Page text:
Naturally, Hillary Clinton’s team took this opportunity to talk shit about all the people they’re probably going to beat in the general election.
The Defendant: The Washington Post
The Deliberation: Poor Anne Rumsey Gearan tried. She tried to pass off these sad little examples as shade:
Now, no, of course neither of these tweets are shade. These are marginally funny political jabs by people who think they are quite a bit more clever than they actually are. Hillary and Company please see your Commander-in-chief if you would like to learn the art of political shade.
The Ruling: Not shade
The Case: Rihanna appeared on the first cover of something called NME magazine. In the interview, she was asked if she would ever go on stage for Taylor Swift’s performative, “I have soooooo many cool friends” schtick.
The Defendant: Rihanna
“I don’t think I would. I just don’t think it makes sense.”
She continues: “I don’t think our brands are the same, I don’t think they match, I don’t think our audiences are the same. In my mind she’s a role model, I’m completely not.”
The Deliberation: Something important to remember here is that Rihanna is close friend with Katy Perry who has some very famous bad blood (uugggghhh) with Taylor Swift. Also consider that Taylor Swift dragging all those people she doesn’t know onstage is lame as hell.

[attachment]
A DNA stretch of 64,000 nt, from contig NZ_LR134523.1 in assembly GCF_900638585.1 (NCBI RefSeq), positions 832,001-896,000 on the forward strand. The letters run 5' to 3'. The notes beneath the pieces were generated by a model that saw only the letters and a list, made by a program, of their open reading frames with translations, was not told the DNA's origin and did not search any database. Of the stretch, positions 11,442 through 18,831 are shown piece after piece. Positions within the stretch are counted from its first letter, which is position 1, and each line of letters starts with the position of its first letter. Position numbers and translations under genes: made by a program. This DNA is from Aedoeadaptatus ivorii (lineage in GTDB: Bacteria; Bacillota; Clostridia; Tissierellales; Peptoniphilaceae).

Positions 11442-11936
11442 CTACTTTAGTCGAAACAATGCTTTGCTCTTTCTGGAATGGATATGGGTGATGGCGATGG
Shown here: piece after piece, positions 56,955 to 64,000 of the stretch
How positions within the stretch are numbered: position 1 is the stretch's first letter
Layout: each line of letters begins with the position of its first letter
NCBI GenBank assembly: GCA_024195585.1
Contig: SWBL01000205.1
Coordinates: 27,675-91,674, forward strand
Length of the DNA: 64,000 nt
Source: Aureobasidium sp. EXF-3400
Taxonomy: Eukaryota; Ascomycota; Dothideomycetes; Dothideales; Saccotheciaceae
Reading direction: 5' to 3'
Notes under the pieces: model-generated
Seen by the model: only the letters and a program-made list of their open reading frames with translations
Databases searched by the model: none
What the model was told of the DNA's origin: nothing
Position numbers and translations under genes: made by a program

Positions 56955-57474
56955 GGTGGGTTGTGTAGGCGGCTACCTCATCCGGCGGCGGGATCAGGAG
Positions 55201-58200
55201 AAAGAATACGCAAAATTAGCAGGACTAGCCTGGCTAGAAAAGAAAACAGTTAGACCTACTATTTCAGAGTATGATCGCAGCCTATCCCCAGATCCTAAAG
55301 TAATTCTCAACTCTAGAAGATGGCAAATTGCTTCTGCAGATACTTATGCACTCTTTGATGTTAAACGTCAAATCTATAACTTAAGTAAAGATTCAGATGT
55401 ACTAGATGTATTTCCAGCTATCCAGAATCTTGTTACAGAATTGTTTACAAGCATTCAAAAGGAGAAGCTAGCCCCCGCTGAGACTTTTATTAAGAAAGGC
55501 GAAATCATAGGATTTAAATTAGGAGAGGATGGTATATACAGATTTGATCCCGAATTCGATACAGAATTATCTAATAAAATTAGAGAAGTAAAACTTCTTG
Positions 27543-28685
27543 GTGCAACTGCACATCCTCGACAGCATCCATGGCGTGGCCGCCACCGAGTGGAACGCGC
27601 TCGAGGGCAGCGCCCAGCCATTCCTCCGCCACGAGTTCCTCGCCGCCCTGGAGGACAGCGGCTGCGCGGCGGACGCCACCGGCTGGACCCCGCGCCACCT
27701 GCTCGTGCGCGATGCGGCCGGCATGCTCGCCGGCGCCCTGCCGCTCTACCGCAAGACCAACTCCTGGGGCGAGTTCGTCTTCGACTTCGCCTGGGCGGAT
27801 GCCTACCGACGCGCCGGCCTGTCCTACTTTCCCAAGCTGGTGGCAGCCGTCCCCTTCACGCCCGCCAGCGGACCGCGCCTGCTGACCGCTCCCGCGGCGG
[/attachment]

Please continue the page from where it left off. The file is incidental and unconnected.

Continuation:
At first glance, the fact that she said she would turn down the opportunity makes it seem like this might be a bit too pointed to be shade. However, the fact that she buries her response under a mountain of vague platitudes—forcing the reader to fill in the blanks—is where her shade shines through.
Rihanna is positioning herself as far away from Taylor Swift as possible, but is making it seem like she’s giving Taylor a compliment, or at least, not outright insulting her. Rihanna employs an excellent shade tacit here. She’s not saying that Taylor Swift is bad, she’s just saying that she’s different. The shade here is bolstered by the universal fact that anything different from Rihanna is probably bad.
What I particularly love about this is that the full wrath of this shade can only be fully felt by Taylor Swift herself. Taylor knows what her relationship with Rihanna is or is not, so only she can completely understand what exactly Rihanna means by calling her a role model. This is straight from the Book of Dorian Corey: “I don’t tell you you’re ugly but I don’t have to tell you because you know you’re ugly.”